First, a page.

"The crisis originated with the sky-high milk prices in 2013 and the good grain harvests which meant feed prices were low,” said Alan Matthews, Professor Emeritus of European Agricultural Policy at Trinity College Dublin, in comments to Bridges.
At the same time, demand has fallen due to a number of global factors. For example, Russia – one of the EU’s biggest markets for dairy exports – has set an embargo on European food products as retaliation for the bloc’s sanctions over the crisis in Ukraine. Meanwhile, a global oversupply of milk, droughts in certain member states, and decreased demand from China have all contributed to create a milk glut, the Commission noted in its market analysis, resulting in difficult conditions for many dairy farmers.
"Global demand crashed, meeting the surge in supply, so prices have collapsed," continued Matthews.
The crisis has prompted high-profile demonstrations in Brussels and Paris as the bloc’s agriculture crisis continues to deepen. In the UK, farmers have boycotted supermarkets over low prices, while their Lithuanian equivalents have dumped 30 tonnes of milk to highlight their precarious situation.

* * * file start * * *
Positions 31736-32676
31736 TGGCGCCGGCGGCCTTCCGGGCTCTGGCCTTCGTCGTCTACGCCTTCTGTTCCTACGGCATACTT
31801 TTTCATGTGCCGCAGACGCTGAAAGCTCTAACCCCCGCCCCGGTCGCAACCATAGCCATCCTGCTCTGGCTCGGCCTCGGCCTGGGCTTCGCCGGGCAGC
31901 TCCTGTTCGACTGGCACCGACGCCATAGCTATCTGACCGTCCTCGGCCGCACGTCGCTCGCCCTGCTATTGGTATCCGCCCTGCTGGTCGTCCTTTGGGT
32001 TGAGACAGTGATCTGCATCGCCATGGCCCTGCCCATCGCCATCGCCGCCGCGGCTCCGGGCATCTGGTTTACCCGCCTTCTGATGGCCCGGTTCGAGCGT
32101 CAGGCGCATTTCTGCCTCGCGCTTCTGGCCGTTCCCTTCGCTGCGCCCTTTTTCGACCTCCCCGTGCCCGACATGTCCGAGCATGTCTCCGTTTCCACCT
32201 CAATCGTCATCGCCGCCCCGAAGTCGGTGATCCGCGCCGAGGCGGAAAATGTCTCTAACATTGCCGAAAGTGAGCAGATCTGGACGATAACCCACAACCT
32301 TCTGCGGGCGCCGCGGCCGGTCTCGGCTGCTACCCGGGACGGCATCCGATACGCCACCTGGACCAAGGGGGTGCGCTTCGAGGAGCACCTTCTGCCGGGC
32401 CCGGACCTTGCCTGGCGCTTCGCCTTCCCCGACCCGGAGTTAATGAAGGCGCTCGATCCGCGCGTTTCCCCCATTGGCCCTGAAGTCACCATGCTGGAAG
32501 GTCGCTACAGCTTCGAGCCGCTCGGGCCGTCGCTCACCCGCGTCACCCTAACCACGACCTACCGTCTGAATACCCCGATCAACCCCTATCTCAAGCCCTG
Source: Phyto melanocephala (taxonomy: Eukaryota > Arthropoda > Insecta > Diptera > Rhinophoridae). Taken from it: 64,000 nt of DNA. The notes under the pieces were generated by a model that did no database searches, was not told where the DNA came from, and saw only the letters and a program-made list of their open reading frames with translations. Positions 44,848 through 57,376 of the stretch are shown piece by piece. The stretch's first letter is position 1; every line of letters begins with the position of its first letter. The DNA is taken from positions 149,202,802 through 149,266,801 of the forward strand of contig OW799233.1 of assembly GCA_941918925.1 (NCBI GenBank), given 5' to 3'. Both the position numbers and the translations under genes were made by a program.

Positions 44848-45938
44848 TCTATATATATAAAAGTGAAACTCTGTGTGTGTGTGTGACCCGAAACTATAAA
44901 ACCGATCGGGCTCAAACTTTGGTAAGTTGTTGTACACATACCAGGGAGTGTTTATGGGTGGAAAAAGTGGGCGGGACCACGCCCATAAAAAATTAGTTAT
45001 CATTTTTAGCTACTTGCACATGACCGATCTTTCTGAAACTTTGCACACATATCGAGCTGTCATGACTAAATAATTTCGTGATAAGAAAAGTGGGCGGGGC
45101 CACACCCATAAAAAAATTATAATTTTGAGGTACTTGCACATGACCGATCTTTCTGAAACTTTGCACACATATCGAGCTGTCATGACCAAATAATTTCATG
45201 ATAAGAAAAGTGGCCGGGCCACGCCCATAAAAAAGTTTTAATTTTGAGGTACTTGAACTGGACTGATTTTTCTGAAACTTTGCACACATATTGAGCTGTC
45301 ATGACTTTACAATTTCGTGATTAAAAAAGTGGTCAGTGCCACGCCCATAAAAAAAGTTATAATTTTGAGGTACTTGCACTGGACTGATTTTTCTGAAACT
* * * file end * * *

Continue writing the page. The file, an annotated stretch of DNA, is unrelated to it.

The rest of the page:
Following the news, British farming leaders have complained that the measures are insufficient and expressed disappointment that the European Commission is not intervening in the market to raise dairy prices. The milk intervention price that would trigger the Commission to buy milk and milk powder stands at €1.698.
Czesław Adam Siekierski, who chairs the European Parliament’s Agriculture Committee, said last week that while the plan is welcome in that it could alleviate some of the burden farmers are facing, it “might very well fail to deliver if it is not accompanied with additional measures, including e.g. increase of intervention prices for dairy products, which are not up-to-date.”
EU farm group COPA-COGECA has also called for an increase in the EU milk intervention price, with Secretary-General Pekka Pesonen referring to such a move as “crucial.” The group has also called for other measures such as export credit insurance for the bloc’s beef, pork, and milk markets.
However, some experts questioned whether the move to support farmers could create perverse incentives in the future. Matthews, for example, wrote in a series of blog posts that there was a risk that dairy industry participants might refrain from preparing for adverse market conditions if they come to expect taxpayer assistance when prices fall.
“In other words, why bother to prepare for a rainy day when we know that we can always tap into the EU budget when times get tough?” Matthews asked rhetorically.
ICTSD reporting; “Dairy Farmers at the Barricades,” BLOOMBERG, 10 September 2015; “EU says milk price still ‘reasonable’,” EU OBSERVER, 26 August 2015; “EU refuses to increase intervention prices,” THE INDEPENDENT, 9 September 2015; “UK farmers join Brussels protest over milk and meat prices,” THE GUARDIAN, 6 September 2015; “Global factors put pressure on UK dairy,” FINANCIAL TIMES, 19 August 2015; “EU dairy farmers get rude awakening in post-quota market,” REUTERS, 28 August 2015.